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Operators urged to find compelling B2B use cases for 5G

5G has the capability to bring froward a number of use cases for the business-to-business sector, says Innovate UK

Mobile operators need to do a better job of defining compelling business-to-business (B2B) use cases for 5G beyond talking up the increase network speed, according to non-departmental public body, Innovate UK.

Previous generations of the technology have been keenly adopted, but operators have found some of their predictions about how businesses will seize on 3G and 4G to change the way they have work come to nothing.

This is according to Jonny Voon, innovation lead of IoT and distributed ledger at Innovate UK, who gave a post-event interview to Computer Weekly, following the Digital Festival in Cardiff on 18 September.

“With 3G, they spent £26bn on spectrum and they realised with their investments that people weren’t really using the killer apps they thought of – like video calling and so forth. With 4G, the spend on spectrum was around £2bn, so a massive drop,” he said.

The challenge for operators around 5G is finding compelling use cases for the B2B community by talking up how the high-speed connections it offers will make it easier for people to work remotely, for example.

“The aim for 5G is to find the use cases, rather than just say, ‘It’s a faster version, it’s a new chance to sell handsets’,” said Voon. “How can you go beyond the consumer and really offer a B2B experience that people have been expecting?”

Another way of marketing the technology to B2B users could be to focus on how the low-latency connections it provides, which can help safe-guard the performance of mission-critical applications.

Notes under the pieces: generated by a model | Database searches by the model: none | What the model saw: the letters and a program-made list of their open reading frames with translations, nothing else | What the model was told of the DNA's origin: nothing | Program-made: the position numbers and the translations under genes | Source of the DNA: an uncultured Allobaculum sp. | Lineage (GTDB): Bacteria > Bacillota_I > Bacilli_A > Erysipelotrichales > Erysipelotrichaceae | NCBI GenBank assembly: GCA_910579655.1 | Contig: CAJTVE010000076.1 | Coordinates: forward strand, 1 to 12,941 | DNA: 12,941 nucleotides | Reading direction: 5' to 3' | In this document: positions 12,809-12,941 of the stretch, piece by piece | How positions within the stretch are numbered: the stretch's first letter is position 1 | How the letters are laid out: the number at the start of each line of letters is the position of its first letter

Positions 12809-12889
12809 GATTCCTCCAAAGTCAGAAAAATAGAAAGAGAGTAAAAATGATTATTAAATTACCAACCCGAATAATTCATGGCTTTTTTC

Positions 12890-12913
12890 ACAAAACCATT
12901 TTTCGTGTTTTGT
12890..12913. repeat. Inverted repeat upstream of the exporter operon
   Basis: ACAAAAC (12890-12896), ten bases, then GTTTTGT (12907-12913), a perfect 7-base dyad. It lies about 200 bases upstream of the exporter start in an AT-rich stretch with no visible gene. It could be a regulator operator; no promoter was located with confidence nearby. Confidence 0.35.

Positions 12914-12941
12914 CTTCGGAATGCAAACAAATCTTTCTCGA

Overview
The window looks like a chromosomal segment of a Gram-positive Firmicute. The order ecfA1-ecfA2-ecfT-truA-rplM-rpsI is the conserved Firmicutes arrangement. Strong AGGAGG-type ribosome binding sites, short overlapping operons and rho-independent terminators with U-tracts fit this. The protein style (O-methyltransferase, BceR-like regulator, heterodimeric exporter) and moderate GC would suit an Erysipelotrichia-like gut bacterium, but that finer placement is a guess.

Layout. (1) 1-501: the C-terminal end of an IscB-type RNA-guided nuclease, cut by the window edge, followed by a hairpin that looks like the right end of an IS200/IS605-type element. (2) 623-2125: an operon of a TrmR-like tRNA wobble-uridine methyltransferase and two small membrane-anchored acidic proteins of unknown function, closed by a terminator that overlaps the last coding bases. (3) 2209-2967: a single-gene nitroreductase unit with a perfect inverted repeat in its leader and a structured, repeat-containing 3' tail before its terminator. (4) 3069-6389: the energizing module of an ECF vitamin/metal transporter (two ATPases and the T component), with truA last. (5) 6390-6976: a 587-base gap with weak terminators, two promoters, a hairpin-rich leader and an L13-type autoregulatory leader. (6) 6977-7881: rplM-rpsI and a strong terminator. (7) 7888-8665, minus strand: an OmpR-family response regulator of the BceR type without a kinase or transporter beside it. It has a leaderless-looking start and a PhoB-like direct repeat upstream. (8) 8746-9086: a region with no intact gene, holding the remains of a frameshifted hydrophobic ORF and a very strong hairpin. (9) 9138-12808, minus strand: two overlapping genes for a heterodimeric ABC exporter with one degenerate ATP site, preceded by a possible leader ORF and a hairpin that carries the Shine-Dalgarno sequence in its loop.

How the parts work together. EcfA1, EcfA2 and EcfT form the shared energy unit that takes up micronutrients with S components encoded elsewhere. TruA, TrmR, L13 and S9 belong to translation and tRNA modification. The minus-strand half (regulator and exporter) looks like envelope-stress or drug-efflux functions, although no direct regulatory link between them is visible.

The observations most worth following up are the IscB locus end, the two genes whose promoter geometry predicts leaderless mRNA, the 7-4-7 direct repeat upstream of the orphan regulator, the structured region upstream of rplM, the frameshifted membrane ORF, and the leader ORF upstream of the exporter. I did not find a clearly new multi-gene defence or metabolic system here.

“Realistically, we’re going to get perhaps Gbps in mobile broadband speeds. At that speed, you’re now looking at potentially a full replacement for any fixed-line services,” he said. “It’s essentially as near to real-time as we can probably imagine.”

The technology also has the potential to streamline communications between devices and machines, which could have positive implications for the internet of things (IoT).

Read more about 5G

“This is going into purely machine-to-machine communication, and allowing a large number of sensors to talk to each other efficiently with great quality of service, without the need to have to always go back to a hub to communicate,” he said.

Voon covered 5G as part of his future of technology presentation at the Digital Festival. More than 2,000 people attended the conference, which featured innovators discussing areas such as smart cities, IoT and GDPR. Startups also used the event to showcase their ideas and business plans. 

However, Voon is of the view that commercialisation of the technology is still a few years away. “We’re expecting in 2020-2021 that commercial networks will start becoming available on the business or enterprise side of things, but then slowly build up for consumer technologies for things like handsets, AR and VR technologies to become available,” he said.

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